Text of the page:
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bungle

[buhng-guh l] /ˈbʌŋ gəl/
verb (used with object), bungled, bungling.
1.
to do clumsily and awkwardly; botch:
He bungled the job.
verb (used without object), bungled, bungling.
2.
to perform or work clumsily or inadequately:
He is a fool who bungles consistently.
noun
3.
a bungling performance.
4.
that which has been done clumsily or inadequately.
Origin of bungle
1520-1530
First recorded in 1520-30; of uncertain origin
Related forms
bungler, noun
bunglingly, adverb
unbungling, adjective
Synonyms
1. mismanage, muddle, spoil, ruin; foul up.
Dictionary.com Unabridged
Based on the Random House Dictionary, © Random House, Inc. 2017.
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Examples from the Web for bungled
Contemporary Examples
Historical Examples
  • The game was at an end, and I had bungled my part of it like any fool.

    Bardelys the Magnificent Rafael Sabatini
  • You think that the bungled matter at Newlington's may have shaken it?

    Mistress Wilding Rafael Sabatini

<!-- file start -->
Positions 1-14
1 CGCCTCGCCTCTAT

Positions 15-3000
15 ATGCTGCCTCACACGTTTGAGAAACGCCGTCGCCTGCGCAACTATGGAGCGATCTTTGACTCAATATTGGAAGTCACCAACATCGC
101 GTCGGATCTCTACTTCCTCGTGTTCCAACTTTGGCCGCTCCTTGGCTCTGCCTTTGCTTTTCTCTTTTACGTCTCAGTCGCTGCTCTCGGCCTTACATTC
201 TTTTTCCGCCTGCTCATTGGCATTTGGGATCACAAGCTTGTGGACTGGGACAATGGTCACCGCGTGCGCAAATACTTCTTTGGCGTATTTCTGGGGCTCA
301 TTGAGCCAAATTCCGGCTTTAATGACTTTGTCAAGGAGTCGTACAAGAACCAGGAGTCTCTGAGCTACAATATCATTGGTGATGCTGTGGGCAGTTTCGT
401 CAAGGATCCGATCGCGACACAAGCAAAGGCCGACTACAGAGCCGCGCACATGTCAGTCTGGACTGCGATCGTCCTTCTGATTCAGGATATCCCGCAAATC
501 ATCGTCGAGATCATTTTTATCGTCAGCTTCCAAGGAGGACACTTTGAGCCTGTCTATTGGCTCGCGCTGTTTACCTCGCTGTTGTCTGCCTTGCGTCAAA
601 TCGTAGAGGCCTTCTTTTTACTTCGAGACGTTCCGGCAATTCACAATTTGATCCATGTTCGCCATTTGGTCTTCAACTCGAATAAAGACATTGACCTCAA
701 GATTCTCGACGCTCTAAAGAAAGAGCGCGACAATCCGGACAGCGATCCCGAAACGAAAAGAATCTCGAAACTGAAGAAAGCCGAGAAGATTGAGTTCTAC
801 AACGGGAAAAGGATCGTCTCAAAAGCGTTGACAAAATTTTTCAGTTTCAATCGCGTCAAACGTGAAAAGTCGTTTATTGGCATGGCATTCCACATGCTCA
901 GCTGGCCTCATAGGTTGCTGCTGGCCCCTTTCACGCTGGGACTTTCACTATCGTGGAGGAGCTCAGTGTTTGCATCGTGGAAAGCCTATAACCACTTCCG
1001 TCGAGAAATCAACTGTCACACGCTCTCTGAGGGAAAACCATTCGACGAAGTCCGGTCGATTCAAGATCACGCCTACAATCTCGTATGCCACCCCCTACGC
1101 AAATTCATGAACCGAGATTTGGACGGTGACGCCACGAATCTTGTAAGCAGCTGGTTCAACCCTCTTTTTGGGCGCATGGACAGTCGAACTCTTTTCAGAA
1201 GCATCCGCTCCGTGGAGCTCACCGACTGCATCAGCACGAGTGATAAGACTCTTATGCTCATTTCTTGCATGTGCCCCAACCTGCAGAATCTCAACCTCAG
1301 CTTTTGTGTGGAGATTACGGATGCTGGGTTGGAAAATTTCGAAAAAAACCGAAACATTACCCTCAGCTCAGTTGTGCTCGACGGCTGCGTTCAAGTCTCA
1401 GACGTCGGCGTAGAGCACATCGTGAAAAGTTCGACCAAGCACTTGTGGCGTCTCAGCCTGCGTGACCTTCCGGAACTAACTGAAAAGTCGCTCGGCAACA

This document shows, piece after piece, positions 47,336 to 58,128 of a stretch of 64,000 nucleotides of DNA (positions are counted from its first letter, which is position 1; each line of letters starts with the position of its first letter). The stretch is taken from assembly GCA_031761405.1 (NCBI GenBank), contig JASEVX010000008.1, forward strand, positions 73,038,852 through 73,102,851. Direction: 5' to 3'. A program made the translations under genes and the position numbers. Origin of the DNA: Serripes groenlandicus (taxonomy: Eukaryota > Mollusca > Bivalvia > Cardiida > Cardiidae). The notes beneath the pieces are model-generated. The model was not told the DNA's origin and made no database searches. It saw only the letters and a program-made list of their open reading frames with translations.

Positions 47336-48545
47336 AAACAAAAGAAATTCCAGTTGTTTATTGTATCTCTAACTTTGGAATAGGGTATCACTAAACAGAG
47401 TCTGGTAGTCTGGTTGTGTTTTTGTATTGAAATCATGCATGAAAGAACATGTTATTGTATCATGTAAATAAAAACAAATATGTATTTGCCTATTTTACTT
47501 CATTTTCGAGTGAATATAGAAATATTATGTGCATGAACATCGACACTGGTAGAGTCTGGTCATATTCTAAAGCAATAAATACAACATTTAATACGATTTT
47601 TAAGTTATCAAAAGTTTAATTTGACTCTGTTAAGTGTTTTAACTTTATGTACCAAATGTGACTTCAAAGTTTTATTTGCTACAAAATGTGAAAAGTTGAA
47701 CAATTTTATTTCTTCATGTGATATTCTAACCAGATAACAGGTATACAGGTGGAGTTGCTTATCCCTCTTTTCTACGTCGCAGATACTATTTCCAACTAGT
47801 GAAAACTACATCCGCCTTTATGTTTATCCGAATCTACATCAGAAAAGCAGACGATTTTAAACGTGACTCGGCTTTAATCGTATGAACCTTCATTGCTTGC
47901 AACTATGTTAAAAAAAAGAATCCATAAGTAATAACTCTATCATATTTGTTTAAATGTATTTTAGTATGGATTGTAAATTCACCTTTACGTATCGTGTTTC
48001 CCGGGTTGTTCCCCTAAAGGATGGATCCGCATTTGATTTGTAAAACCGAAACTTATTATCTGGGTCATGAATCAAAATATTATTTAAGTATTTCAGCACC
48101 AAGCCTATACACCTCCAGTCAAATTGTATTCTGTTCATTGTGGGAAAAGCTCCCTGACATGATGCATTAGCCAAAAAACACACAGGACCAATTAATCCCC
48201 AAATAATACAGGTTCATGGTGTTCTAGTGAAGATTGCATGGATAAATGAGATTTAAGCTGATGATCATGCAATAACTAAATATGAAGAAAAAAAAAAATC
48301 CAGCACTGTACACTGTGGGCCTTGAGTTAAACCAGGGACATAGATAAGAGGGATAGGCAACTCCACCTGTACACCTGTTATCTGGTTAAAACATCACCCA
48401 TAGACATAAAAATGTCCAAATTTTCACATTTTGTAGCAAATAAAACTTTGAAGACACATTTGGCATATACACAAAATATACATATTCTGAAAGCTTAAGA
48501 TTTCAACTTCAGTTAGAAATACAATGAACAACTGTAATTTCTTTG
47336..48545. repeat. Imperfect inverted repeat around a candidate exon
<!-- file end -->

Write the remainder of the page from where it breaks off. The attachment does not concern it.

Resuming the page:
• I meant what I said, but I was carried out of myself--clumsy--bungled my meaning.

    Nobody Louis Joseph Vance
  • Domiloff, you seem to have bungled everything you have touched lately.

    The Traitors

    E. Phillips (Edward Phillips) Oppenheim
  • At some point, my good Dalny, you must have bungled the affair.

British Dictionary definitions for bungled

bungle

/ˈbʌŋɡəl/
verb
1.
(transitive) to spoil (an operation) through clumsiness, incompetence, etc; botch
noun
2.
a clumsy or unsuccessful performance or piece of work; mistake; botch
Derived Forms
bungler, noun
bungling, adjective, noun
Word Origin
C16: perhaps of Scandinavian origin; compare dialect Swedish bangla to work without results
Collins English Dictionary - Complete & Unabridged 2012 Digital Edition
© William Collins Sons & Co. Ltd. 1979, 1986 © HarperCollins
Publishers 1998, 2000, 2003, 2005, 2006, 2007, 2009, 2012
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Word Origin and History for bungled

bungle

v.

1520s, origin obscure. OED suggests imitative; perhaps a mix of boggle and bumble, or more likely from a Scandinavian word akin to Swedish bangla "to work ineffectually," Old Swedish bunga "to strike" (cf. German Bengel "cudgel," also "rude fellow"). Related: Bungled; bungling.

bungle

n.

1650s, from bungle (v.).

Online Etymology Dictionary, © 2010 Douglas Harper
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16
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